See below for a call for panelists for the Association for Borderland Studies World Conference, July 10-14, 2018, in Vienna and Budapest.
Alternative Visions of Territoriality: Colonial/Post-Colonial Borderlands and the Expression of Transnational Community
While colonial borders are often thought of as destructive forces, there is a parallel, unexplored story of colonial borders as dynamic spaces of religious, social, and economic mobility and autonomy. Rather than serving as a restraint, colonial borders could function as a conduit for migration, providing incentives for communities to increase their mobility and work together across international lines. Although colonial borderlands could be spaces of state control and surveillance, they were also places where people made transnational, local claims of ownership.
This panel will show a variety of ways in which borderland residents exhibited local autonomy in colonial and post-colonial states, and in doing so, expressed alternative visions of territoriality to those expressed by colonial states.
While many argue that recent globalization has fundamentally weakened states and state borders, the subversion of state claims to sovereignty and territorial integrity are nothing new, and were in fact a hallmark of colonial rule. These were not just rejections of state claims, however, but affirmations of alternative ideas of sovereignty and territoriality. After independence, transnational networks continued to offer an alternative to state-sanctioned ideas of governance, allowing local peoples to profit politically, economically and socially from their borderland networks. These networks came in a variety of forms–economic, “ethnic,” linguistic, religious, and many others.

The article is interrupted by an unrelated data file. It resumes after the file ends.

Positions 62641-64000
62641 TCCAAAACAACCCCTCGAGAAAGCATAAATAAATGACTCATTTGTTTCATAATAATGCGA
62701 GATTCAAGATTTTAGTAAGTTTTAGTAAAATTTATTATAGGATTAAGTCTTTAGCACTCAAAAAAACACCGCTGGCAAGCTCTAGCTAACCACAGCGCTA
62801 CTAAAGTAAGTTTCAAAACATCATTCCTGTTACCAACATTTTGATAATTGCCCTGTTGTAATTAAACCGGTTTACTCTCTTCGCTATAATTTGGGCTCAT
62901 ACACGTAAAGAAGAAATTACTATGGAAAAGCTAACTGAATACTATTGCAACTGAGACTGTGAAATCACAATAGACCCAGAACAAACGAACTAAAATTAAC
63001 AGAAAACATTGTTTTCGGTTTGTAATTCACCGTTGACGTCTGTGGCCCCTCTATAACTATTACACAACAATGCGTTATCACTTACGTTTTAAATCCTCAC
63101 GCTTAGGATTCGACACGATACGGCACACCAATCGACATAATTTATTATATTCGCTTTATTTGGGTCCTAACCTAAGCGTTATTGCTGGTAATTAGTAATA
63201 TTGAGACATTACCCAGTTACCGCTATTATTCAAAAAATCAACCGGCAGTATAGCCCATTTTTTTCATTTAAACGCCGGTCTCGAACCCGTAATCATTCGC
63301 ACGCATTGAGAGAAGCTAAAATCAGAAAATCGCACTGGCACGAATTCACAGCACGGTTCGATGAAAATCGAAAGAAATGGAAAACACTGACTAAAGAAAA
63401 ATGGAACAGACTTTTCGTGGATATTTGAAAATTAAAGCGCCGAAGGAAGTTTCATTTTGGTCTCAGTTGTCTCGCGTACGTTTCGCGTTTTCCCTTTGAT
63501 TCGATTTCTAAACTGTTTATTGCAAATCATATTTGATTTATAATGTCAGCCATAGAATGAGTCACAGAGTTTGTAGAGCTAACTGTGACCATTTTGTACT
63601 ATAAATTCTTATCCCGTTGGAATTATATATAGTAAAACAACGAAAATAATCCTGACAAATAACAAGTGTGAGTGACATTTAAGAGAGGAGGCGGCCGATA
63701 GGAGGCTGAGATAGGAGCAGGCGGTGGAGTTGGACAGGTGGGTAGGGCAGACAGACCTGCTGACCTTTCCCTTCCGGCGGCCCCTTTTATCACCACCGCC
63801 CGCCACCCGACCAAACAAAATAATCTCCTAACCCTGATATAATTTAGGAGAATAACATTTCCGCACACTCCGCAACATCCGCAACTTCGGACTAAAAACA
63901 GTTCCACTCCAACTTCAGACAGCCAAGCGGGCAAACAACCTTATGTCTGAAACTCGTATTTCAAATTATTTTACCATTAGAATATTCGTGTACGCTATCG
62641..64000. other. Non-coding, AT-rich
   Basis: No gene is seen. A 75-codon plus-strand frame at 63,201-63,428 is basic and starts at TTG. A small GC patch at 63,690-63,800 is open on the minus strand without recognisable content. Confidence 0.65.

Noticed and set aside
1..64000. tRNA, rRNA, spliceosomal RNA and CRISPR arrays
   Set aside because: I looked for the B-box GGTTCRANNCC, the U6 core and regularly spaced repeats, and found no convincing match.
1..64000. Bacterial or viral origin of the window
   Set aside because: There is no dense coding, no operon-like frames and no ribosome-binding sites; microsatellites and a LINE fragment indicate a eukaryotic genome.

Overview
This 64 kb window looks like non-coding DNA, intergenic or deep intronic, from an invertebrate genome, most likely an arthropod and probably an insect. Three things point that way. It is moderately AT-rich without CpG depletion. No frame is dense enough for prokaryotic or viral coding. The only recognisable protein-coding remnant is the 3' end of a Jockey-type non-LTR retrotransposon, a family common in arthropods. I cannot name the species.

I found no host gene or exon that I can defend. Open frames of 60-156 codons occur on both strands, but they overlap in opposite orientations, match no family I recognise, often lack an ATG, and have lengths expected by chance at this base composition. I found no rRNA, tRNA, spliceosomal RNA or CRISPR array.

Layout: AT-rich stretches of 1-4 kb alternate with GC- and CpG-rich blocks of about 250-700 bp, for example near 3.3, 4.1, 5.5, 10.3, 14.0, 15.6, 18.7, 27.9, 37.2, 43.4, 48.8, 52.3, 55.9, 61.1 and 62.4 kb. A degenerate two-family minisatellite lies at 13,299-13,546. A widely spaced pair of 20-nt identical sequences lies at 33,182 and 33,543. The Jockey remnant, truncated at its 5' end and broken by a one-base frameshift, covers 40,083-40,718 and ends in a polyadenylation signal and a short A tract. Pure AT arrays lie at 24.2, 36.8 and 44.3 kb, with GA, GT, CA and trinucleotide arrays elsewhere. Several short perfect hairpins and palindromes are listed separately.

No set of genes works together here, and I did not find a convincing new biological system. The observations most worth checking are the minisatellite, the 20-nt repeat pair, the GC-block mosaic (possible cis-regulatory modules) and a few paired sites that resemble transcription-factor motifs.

This panel will show continuities and discontinuities in colonial and post-colonial borderlands, discussing how transnational communities adjusted their efforts after independence. It will reveal the importance of viewing the border from the perspective of borderland residents, rather than the perspective of the state. It will demonstrate that ideas and articulations of governance and territoriality came not just from colonial and post-colonial governments, but from local actors as well.
At this time, we are seeking fellow panelists who work on colonial and post-colonial borderlands in a variety of geographies, temporalities, and empires to provide diverse pespective. So far, the panel includes papers on colonial and post-colonial borderlands in Anglophone, Francophone, and Lusophone Africa. For more information, contact Dave Glovsky at firstname.lastname@example.org. Abstracts can be submitted here: https://www.abs2018world.com/submission-registration/abstract-submission/. Abstracts are due by September 30.
The 2018 Association for Borderland Studies World Conference will take place July 10-14, 2018, in Vienna and Budapest. For more information about the conference, see here: https://www.abs2018world.com/submission-registration/call-for-papers/.